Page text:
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Children read in class on tablets: "rather rare" in Germany


Lars Fröhlich / FUNKE Photo Services / IMAGO

It is considered indispensable for organizing everyday life and informing oneself: the Internet. A research team from Dortmund has investigated how well children in Germany are trained to read texts and research facts – and has come to a sobering conclusion.

According to the study, digital media for reading are "rather rarely" used in primary school teaching by international standards, as Ramona Lorenz, project manager of the International Primary School Reading Survey (IGLU), stated at the presentation of the results. Germany is clearly lagging behind other countries in this respect.

In Norway and New Zealand, more than 85 percent of fourth-grade students use digital media at least weekly for primary school reading. In Germany, the figure is only 26.7 percent, according to the Institute for School Development Research (IFS). It is based on a special evaluation of the IGLU data for digital reading.

"The differences are striking," says Lorenz. Overall, Germany is far below the peer groups of the European Union with 37.3 percent, the OECD with 43.2 percent and also the international average with 41.2 percent.

Research projects on the Internet »rather the exception«

Even when comparing certain reading activities – reading digital texts, finding facts, carrying out entire research projects – Germany performs rather poorly. According to the data, digital devices are most often used in the classroom for digital reading. However, this is also true for less than a third of fourth-graders.

Digital devices are even less frequently used to research facts and definitions in Germany's primary schools. Not even a quarter of fourth-graders do this at least once a week. At around 10 percent, entire research projects are "rather the exception," reported researcher Lorenz.

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For all three reading purposes considered, Germany is thus significantly below the average values of the comparison groups EU, OECD and the international average.

By comparison, in Denmark and Sweden, more than two-thirds of fourth-graders use digital devices at least once a week to research facts and definitions. There, as in Bulgaria, the implementation of entire research projects is part of everyday school life for around half of the schoolchildren on a weekly basis.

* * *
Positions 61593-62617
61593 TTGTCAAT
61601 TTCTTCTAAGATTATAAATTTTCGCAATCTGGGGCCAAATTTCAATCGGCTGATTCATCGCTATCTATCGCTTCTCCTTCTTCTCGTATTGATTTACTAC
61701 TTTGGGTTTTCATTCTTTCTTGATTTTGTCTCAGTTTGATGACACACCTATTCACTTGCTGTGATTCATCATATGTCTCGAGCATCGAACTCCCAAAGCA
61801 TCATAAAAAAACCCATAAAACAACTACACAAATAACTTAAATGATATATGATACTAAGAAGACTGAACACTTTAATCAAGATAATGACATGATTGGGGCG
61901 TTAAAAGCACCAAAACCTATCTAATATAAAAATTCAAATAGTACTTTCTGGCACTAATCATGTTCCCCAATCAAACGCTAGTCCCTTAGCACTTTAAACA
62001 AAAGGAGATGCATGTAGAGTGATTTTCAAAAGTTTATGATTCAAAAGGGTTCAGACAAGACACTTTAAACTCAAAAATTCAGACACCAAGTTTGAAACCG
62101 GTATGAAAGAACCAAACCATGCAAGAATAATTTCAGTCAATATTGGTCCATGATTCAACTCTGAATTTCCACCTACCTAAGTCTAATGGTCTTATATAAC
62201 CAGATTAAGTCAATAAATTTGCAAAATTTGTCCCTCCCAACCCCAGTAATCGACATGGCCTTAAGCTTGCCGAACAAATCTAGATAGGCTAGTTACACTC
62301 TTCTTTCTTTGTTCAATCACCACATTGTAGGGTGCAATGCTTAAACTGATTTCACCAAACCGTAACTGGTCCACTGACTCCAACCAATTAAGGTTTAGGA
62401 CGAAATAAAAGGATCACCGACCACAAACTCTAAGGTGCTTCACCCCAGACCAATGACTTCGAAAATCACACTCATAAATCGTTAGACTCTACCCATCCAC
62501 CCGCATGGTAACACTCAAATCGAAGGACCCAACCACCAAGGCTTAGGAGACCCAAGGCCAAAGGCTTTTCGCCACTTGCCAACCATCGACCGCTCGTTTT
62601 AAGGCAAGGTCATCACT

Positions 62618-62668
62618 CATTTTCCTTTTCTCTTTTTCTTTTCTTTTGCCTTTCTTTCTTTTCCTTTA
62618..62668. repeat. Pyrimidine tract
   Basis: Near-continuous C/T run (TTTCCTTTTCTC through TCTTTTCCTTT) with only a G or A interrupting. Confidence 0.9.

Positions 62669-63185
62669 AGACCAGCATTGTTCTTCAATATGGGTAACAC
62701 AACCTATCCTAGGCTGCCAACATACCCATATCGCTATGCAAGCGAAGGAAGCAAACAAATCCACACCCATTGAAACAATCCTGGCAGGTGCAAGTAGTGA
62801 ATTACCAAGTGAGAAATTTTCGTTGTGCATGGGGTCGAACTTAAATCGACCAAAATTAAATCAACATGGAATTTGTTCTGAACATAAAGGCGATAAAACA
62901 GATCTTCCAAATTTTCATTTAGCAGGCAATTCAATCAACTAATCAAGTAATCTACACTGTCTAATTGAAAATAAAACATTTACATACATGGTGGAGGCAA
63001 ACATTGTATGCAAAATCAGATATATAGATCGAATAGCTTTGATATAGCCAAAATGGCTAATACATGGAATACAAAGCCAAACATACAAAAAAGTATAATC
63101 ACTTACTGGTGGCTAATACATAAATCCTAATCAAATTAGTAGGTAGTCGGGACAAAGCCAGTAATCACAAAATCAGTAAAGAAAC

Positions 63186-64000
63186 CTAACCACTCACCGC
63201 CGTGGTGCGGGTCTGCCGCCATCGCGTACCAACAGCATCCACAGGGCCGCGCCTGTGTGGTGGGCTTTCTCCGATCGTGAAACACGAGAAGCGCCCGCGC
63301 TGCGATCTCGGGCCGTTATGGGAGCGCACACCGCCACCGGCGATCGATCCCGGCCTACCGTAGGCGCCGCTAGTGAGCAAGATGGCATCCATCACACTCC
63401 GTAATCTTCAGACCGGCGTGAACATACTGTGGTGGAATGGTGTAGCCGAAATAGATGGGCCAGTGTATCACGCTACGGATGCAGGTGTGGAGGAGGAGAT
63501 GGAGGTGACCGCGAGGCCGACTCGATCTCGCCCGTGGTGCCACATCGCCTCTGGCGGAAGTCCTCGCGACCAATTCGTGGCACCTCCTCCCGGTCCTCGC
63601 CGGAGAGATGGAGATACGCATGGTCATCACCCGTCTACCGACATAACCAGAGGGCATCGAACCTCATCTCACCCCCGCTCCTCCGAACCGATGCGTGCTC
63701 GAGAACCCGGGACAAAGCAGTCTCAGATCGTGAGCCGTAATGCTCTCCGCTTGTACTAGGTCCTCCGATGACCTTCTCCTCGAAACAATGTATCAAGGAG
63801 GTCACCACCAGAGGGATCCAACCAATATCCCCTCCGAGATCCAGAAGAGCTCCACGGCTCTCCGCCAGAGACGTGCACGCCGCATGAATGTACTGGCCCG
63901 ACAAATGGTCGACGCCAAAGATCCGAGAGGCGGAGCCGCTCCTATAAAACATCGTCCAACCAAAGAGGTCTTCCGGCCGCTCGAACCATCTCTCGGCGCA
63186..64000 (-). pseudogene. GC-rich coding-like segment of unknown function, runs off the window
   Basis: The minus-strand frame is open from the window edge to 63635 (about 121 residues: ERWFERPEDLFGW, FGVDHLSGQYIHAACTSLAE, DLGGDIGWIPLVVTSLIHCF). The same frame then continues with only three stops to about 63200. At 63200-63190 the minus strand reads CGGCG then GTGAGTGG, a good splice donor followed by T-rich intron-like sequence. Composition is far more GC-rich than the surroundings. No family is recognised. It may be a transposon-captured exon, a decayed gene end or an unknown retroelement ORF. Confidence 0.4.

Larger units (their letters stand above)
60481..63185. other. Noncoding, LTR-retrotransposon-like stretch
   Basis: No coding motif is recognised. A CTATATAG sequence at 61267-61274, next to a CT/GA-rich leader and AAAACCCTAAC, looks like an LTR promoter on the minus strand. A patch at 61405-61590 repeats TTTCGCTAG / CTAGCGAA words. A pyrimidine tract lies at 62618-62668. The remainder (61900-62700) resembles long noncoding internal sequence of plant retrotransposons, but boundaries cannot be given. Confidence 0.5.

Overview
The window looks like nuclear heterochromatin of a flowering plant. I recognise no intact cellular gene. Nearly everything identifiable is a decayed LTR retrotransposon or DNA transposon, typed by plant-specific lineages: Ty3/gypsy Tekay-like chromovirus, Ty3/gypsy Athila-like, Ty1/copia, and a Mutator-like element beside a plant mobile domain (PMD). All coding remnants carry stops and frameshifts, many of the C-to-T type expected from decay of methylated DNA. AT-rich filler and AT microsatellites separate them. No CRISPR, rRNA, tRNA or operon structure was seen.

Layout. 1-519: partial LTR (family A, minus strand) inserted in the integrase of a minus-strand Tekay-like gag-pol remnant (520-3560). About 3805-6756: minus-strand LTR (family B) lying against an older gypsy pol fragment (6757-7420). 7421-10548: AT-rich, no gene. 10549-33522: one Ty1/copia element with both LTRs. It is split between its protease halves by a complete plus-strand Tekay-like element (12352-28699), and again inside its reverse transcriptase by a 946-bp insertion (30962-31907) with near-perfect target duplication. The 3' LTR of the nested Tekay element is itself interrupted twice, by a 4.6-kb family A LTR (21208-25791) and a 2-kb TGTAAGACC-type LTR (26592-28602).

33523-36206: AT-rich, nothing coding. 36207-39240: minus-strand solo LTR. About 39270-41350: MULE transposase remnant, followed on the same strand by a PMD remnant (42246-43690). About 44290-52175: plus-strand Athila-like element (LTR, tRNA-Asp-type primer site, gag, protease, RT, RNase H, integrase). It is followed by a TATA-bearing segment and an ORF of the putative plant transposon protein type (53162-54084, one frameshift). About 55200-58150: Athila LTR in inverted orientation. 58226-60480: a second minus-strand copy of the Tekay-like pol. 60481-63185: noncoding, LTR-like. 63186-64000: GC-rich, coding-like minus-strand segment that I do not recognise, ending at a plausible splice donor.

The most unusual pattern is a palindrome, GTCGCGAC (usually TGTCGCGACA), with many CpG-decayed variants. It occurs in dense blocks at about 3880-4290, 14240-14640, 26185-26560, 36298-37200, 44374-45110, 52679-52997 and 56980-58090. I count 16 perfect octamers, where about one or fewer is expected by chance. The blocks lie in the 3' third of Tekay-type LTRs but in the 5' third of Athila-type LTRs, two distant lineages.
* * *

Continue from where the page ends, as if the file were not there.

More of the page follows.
When it comes to reading literacy, Germany ranks in the middle of the pack

From the point of view of the ISF research team, the results are also remarkable because searching for and reading information on the Internet is a central activity "that is relevant for (technical) learning". In addition, digital media could increase the motivation to read. This is precisely what is lacking in Germany, as the results of the IGLU study published in May showed.

According to the study, only 34 percent of fourth-graders in Germany said they "very much" like to read – the average of the 57 countries tested was 42 percent. Another problem was the finding that around a quarter of children in Germany cannot read well enough to understand simple texts in the 4th grade.

The surprising result of the latest IGLU evaluation is that although primary school children in Germany use digital media to read in class much less often than their peers in many other countries, they do not perform so badly in a comparison of skills.

The research team tested how well students in the fourth grade can read, interpret and critically reflect on information in an environment that looks like the Internet. A teacher avatar navigated them through websites to answer questions, explain contexts and interpret information. This included photos, diagrams, maps and pop-up boxes. A total of 123 tasks on five texts had to be mastered.

Overall, Germany's fourth-graders landed in the middle of the field in these tests, according to the short report of the Dortmund researchers. However, a closer look at the answers to individual questions showed that, on average, the children have a hard time with certain tasks, namely when it comes to drawing conclusions or interpreting and combining information.

In some cases, Germany is significantly below the average of EU participants, according to the IFS short report. Conclusion: There is a lot of catching up to do.

Overall, the results show that it pays off to give primary school children more digital devices to read. In the majority of countries that participated in the study, a moderate duration of digital reading time of up to 30 minutes per day was associated with higher reading literacy. This also applies to Germany.